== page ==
At the Pyongyang Old People’s Home, there lives an old woman superannuated after working as an official in a factory for a long time.

Officials and employees of the factory who worked together with her, take care of the childless woman with brotherly love.

They visited her to celebrate her birthday and holidays. They sent thick new dresses to her in order that she might not feel cold and often phoned to learn in detail about her living conditions and helped her lest she should feel lonely.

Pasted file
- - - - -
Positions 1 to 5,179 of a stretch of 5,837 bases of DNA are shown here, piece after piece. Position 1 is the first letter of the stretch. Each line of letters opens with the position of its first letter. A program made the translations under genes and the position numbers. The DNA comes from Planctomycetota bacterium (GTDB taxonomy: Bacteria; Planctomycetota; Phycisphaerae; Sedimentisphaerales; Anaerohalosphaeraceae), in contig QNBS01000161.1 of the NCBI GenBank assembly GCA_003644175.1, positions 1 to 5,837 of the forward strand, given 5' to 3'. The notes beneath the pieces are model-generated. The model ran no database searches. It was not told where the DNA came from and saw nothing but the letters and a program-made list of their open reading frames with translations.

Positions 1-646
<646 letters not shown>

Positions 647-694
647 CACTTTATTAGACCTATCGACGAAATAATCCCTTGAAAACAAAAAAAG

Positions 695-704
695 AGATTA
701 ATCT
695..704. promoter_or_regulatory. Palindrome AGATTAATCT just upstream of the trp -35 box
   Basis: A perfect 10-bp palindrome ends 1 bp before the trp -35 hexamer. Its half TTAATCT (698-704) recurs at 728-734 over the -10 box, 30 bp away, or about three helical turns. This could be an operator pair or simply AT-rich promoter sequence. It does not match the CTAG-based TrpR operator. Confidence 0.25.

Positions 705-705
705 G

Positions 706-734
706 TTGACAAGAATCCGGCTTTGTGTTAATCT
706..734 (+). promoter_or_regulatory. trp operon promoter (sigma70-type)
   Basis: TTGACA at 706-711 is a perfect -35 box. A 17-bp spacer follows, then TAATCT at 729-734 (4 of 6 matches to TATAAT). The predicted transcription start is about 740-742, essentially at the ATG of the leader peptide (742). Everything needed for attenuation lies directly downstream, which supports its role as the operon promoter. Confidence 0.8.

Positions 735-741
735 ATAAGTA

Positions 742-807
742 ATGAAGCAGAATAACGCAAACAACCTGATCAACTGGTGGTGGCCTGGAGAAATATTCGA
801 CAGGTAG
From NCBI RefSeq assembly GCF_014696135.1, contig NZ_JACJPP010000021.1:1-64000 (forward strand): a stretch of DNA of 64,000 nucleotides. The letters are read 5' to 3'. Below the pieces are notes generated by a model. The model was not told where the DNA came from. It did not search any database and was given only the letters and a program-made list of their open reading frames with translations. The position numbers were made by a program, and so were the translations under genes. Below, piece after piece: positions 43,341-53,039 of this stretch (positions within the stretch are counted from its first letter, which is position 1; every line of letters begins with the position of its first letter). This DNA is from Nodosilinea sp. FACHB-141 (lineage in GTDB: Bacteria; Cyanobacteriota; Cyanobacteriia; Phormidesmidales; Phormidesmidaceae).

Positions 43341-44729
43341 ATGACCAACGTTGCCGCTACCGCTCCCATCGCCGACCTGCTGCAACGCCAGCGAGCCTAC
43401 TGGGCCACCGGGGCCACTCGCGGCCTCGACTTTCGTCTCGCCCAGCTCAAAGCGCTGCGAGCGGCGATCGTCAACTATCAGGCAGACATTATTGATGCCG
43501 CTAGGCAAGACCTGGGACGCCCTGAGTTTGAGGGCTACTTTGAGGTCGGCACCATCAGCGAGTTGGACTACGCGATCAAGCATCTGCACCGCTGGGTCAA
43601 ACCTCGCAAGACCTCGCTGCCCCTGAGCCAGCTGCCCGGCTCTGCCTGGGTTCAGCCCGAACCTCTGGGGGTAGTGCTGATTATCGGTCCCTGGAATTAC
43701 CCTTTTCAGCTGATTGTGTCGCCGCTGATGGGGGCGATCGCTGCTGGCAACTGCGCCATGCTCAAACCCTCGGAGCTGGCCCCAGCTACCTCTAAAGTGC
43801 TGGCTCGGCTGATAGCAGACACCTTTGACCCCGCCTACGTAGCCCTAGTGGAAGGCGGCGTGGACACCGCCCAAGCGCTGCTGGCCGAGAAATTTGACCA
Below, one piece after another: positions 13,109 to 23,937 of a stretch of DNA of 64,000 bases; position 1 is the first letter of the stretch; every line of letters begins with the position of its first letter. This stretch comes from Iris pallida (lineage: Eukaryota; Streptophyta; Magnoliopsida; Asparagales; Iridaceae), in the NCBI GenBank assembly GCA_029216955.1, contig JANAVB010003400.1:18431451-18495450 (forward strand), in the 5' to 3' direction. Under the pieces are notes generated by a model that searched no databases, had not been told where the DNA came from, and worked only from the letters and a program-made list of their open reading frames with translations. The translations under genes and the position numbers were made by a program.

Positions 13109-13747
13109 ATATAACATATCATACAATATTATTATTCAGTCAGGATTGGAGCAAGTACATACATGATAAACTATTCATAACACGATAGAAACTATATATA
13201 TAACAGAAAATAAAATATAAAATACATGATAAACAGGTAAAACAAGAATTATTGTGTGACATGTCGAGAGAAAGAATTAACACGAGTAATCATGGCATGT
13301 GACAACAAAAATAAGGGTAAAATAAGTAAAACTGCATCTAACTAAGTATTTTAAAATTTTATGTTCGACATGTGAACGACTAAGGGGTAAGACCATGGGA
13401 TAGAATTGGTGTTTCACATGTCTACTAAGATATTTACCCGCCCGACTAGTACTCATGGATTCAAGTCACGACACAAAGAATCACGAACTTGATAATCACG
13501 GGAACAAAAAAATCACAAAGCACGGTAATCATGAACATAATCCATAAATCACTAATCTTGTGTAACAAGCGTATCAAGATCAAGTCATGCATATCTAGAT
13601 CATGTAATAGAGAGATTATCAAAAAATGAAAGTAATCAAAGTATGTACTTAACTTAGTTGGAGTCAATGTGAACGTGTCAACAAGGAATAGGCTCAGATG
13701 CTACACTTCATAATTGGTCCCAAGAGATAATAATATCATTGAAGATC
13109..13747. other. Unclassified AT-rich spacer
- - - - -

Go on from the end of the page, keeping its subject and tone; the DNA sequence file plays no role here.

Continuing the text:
It is a common thing in our society. However, their deeds are excellent as they have devoted their sincerity to her for a long time with moral obligation.

Such deeds have been conveyed as learning after the mental world of war veterans who fought to defend the country and looking after their health and life materially and morally, and discharging duty of disciple having moral obligation towards a benevolent teacher.

Today the stories about noble moral obligation pervading the country vividly show the realities of our society in which the people regard as a part of their life to respect the revolutionary forerunners and inherit their soul.